Veikkaus reducing slots amid calls for end to gambling monopoly


finland-veikkaus-slot-machine-reductionFinland’s state-run Veikkaus gambling monopoly plans to reduce its number of slot machines as it battles to preserve its role as the country’s only authorized gambling provider.

On Monday, Veikkaus CEO Olli Sarekoski told local media that the monopoly will reduce its number of slot machines over the next few years in tandem with legislation requiring the machines to incorporate identification verification technology. As a result of this change, Sarekoski said “gambling will decrease and there won’t be the same need for slot machines.”

Veikkaus has come under criticism in recent years for putting slots into non-gaming venues such as restaurants, gas stations and other retail environments. A Citizens Initiative has garnered over 23k signatures to make slots less ubiquitous but Veikkaus exec VP Velipekka Nummikoski said the decision on where to place slots was “a political issue” that went beyond Veikkaus’ mandate.

Veikkaus came under serious fire last week after a spectacularly ill-advised marketing campaign that urged high-volume gamblers to satisfy their cravings by betting on the ponies. The company pulled the radio ads following a public outcry and called a halt to all marketing while outside consultants study exactly what went wrong.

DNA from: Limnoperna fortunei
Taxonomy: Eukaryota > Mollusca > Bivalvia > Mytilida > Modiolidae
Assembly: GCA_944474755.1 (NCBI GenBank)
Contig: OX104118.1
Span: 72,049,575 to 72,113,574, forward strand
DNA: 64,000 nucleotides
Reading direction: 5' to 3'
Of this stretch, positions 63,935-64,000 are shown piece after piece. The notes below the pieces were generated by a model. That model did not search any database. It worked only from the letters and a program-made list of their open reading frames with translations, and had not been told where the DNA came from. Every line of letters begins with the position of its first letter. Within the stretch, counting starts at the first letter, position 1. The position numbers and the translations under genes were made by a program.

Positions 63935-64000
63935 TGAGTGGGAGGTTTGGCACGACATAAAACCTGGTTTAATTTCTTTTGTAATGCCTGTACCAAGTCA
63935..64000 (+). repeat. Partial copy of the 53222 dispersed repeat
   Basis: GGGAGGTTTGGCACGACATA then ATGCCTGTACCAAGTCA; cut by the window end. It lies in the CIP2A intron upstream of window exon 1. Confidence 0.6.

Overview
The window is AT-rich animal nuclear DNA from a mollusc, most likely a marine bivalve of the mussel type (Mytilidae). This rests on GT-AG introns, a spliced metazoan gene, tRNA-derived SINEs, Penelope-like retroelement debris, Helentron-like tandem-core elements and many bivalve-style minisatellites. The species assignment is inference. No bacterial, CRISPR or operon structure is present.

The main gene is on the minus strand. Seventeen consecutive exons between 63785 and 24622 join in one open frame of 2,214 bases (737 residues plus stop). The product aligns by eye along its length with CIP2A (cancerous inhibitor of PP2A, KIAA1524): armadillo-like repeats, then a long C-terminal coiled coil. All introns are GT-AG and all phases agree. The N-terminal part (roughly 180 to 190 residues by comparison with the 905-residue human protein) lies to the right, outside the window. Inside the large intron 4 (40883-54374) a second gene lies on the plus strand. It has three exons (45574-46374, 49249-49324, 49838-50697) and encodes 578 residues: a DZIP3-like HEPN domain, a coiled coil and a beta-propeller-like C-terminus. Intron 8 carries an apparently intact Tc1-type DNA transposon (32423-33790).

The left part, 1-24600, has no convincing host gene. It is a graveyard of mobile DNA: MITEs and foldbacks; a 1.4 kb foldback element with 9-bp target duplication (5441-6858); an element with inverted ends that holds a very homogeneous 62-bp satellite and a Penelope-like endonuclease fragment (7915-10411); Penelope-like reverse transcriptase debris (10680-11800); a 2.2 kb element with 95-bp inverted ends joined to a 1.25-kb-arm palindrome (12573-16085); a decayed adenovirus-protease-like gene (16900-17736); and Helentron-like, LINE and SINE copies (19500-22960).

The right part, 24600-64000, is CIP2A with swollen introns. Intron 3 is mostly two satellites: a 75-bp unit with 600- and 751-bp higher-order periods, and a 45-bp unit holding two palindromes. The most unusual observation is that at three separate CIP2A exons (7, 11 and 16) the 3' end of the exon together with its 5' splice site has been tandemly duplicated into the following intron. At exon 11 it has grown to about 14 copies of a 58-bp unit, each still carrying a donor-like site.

On Tuesday, Veikkaus announced that it was adding a ‘liability indicator’ to its customer reward system to ensure it wasn’t encouraging problem gambling behavior among its loyal patrons. The company also plans to establish a new Ethics Board to further ensure that it upholds its responsible gambling obligations.

These steps may not be enough to preserve Veikkaus’ monopoly, given that many Finns are pressing the government to create a more open and competitive market that would allow other firms to acquire local gambling licenses.

Last week, local media quoted Prime Minister Antti Rinne saying that the monopoly had had “a number of positive effects … but the world is changing and we have to examine the situation in light of that change.”

Minister of Culture and Science Annika Saarikko pushed back against Rinne’s comments, suggesting that Rinne was overreacting to the controversy and that “major decisions about state-owned companies require that we all keep a cool head and justify the possible changes thoroughly.”

Saarikko advised against transitioning to an open-market regime, noting that neighboring Sweden had experienced “a noticeable increase in advertising” following the launch of its regulated online market in January and that this increased marketing “inevitably has a connection to an increase in the adverse effects of gambling.”